of the General Court, three points should be noted:

(1) The restrictions of s.4 apply to compensated outside
activity. Uncompensated representational activities, such as
representing constituents in their dealings with government
agencies, are not prohibited under s.4. EC-COI-79-68.

(2) The restrictions of s.4 apply to personal appearances, as
opposed to receiving of compensation in connection with a
matter. In EC-COI-87-27, the Commission concluded that conduct
prosribed under personal appearance included any oral and
written communication intended to influence a governmental
body.

(3) The restrictions of s.4 apply only to certain categories
of matters, depending on the forum of the legislator's
personal appearance, the nature of administrative proceeding
and the degree of discretion which must be exercised in
connection with the matter. Because you have posed your
question in general terms, we cannot provide specific advice
to you. By way of example, however, the Commission has deemed
the following matters to be subject to the s.4 prohibition for
legislators: EC-COl-86-12 (appearance before state parole
board); EC-COI-85-40 (representing client in sale of land to a
state agency); EC-COI-83-59 (representing applicant for a
common carrier license before the state Department of Public
Utilities).

On the other hand, the Commission has held that the
following matters are not subject to the s.4 legislative
restrictions: EC-COI-85-82 (representing client in
adjudicatory proceedings before the state Industrial Accident
Board); EC-COI-82-137 (representing plaintiff in court action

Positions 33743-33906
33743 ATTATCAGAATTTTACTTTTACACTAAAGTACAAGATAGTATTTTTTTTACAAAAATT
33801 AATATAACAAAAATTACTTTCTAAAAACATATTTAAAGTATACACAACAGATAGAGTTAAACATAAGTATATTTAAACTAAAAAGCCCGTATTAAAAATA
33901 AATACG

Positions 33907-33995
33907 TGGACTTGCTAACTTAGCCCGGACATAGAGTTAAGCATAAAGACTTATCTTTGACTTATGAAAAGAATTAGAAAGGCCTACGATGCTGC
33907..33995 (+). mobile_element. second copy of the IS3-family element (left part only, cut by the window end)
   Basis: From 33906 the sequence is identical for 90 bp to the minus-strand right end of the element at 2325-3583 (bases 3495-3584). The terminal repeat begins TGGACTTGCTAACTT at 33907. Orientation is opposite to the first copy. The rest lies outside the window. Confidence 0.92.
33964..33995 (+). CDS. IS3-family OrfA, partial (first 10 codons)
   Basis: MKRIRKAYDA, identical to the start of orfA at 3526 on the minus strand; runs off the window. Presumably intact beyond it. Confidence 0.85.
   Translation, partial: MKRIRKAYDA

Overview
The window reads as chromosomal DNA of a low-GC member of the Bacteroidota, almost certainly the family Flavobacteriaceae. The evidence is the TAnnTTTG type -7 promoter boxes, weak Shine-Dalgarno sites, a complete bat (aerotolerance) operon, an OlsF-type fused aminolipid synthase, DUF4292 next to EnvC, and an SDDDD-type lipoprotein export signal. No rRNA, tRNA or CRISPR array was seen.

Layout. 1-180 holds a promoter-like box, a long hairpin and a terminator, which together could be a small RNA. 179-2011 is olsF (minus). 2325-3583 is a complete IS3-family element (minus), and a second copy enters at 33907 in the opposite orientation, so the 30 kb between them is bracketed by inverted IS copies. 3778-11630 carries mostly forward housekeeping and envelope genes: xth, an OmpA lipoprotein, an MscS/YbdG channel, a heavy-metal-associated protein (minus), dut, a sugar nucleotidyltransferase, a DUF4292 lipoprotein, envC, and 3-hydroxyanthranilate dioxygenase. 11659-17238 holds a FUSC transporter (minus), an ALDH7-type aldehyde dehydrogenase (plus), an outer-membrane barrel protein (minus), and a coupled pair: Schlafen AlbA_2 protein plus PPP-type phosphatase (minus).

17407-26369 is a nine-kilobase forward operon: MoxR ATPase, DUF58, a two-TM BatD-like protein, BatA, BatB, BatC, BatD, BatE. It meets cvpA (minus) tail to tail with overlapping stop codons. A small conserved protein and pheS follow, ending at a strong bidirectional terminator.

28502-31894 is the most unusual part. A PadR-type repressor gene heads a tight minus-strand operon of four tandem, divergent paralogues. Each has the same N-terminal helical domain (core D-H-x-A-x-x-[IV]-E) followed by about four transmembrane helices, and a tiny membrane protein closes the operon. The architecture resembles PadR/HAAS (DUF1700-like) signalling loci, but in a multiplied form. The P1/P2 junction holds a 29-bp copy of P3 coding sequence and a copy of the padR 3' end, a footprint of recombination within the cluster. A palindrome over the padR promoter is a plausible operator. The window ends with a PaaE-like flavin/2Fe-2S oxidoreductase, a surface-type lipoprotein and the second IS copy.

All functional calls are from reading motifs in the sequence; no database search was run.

against MBTA); EC-COI-79-86 (filing license or permit
applications on behalf of a client before a state agency).
Once you have identified the specific matters on which you
intend to make a personal appearance, we will provide guidance
to you with respect to those matters.


b. Section 7


If you were to consult for or represent for compensation a
state agency in your private law practice, you would have a
flnacial interest in an employment contract made by a state
agency. Under G.L. c. 268A, s.7, a state employee is prohibited
from having a financial interest in a contract made by any state
agency, unless an exemption applies. As a member of the General
Court, you are eligible for an exemption under G.L. c. 268A,
s.7(paragraph c).[2] The s.7(paragraph c) exemption is
restricted, however, to certain contracts in which the
legislator's proprietary interests in the contracting corporation
do not exceed 10% of the total proprietary interests therein, and
which are awarded through competitive bidding. While s.7(c)